Film review: Nancy Savoca returns to form with 'Union Square'
Tammy Blanchard and Mira Sorvino in "Union Square." (Photo by Gerardo Somoza)
The film opens with Lucy (Mira Sorvino, by far the best known of the movie's stars), wandering around, shopping and desperately trying to reach Jay, a presumed boyfriend, by phone and text. Having traveled to Manhattan hoping to surprise him, she has a full-on, screaming tantrum in public when he blows her off.
Looking for a friendly ear and a place to crash, she pushes her way into the apartment of Jenny (Tammy Blanchard), who is clearly not happy to see her. At first, Jenny — tensed up like the proverbial headlit deer — simply doesn't answer the door, pretending she's not at home. It is briefly a mystery as to why she finally relents, given her dread of interacting with this intrusive, emotionally crumbling friend from the past.
Within a few minutes of increasingly strained conversation — the loud, effervescent Lucy practically bouncing off the walls, horrifying the quiet, low-key Jenny — the reason becomes clear: Lucy isn't merely an old friend; she's Jenny's sister. Even though they've been estranged for years, Jenny can't completely ignore her, but hopes she'll be gone before fiance Bill (Mike Doyle) gets home.
As if. Lucy immediately threatens every aspect of Jenny's rigid, neat-freak world. We also nonchalantly learn that she's come all the way, not from New England or even upstate, but from the Bronx. That might not be very far geographically, but the film's conflicts stem from how great the distance is (or maybe isn't) culturally.
For the film's first few minutes, Lucy appears to be the protagonist, but the focus quickly shifts to Jenny, whose entire adult life has been a flight from her upbringing. The sisters are exact opposites: Lucy is all id, impulsive and almost innocently presumptuous; Jenny is all superego, regimented and orderly. Combine them, and the result might be one healthy personality.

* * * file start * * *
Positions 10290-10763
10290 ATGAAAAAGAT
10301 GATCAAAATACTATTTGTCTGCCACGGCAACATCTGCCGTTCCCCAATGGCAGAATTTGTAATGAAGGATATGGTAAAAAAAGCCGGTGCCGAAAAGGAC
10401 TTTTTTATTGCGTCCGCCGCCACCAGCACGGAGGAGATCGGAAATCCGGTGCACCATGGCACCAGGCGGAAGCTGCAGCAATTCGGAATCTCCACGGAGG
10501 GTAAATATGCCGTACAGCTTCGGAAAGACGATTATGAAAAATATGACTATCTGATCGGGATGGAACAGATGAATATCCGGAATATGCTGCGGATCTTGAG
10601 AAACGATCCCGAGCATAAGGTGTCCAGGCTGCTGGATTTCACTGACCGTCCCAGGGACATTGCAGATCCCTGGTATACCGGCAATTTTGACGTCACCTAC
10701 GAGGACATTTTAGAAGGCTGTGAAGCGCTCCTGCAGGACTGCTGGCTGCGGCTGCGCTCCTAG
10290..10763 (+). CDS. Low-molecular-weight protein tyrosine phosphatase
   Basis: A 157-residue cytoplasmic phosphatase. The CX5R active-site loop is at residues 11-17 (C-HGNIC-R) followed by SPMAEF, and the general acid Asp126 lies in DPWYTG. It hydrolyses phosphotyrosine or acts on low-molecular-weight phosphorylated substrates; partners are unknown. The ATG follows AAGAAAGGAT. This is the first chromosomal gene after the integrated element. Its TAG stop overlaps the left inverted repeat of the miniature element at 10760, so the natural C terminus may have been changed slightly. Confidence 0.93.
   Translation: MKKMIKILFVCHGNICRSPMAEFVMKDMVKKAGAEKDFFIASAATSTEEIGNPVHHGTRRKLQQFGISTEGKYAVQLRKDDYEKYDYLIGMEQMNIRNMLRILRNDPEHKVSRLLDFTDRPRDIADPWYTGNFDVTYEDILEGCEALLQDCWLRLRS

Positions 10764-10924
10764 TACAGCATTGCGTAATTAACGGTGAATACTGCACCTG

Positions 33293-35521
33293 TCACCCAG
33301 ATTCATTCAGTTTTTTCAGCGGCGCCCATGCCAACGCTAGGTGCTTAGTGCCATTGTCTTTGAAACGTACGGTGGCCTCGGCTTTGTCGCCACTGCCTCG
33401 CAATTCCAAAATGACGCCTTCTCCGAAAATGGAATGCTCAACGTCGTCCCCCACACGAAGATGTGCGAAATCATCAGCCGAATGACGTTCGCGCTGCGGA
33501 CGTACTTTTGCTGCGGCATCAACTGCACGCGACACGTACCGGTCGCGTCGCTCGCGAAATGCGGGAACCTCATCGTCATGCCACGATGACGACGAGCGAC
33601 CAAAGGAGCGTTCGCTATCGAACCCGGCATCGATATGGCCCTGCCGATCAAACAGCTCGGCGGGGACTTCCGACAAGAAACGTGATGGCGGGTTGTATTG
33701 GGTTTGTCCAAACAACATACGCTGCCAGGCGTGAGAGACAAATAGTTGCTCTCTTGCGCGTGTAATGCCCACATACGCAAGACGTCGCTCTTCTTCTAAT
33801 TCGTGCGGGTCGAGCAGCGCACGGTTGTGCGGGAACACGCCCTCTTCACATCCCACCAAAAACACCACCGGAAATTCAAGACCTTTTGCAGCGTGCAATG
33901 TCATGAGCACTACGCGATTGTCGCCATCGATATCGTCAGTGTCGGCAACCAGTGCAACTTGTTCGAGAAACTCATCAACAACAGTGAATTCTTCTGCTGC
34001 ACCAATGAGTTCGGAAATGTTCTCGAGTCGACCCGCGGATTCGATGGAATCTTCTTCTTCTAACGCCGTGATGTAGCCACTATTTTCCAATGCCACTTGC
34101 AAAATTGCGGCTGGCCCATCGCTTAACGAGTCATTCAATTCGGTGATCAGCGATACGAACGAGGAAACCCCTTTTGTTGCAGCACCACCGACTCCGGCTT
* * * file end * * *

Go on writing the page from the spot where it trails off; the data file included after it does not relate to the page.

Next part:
The conflict is reminiscent of Jane Campion's great debut feature, “Sweetie,” which also pitted a “straight” sister versus a crazy one. But Savoca takes a less extreme approach: a series of cautiously revealed surprises repeatedly forces us to reevaluate our sympathies, without ever violating the realism of the characterizations.
The situation sounds like a Francis Veber farce, á là “Dinner for Schmucks”; indeed, it could be rejiggered into a comedy, and at first it feels a little like one. But the humor is a short-lived false front. Savoca has bigger fish to deep-fry.
The performers are all excellent. Sorvino has the “fun” role, but Blanchard has the tougher job — most of Jenny's emotions have to struggle against her controlled manner in order to make it as far as her face.
ANDY KLEIN is the film critic for Marquee. He can also be heard on “FilmWeek” on KPCC-FM (89.3).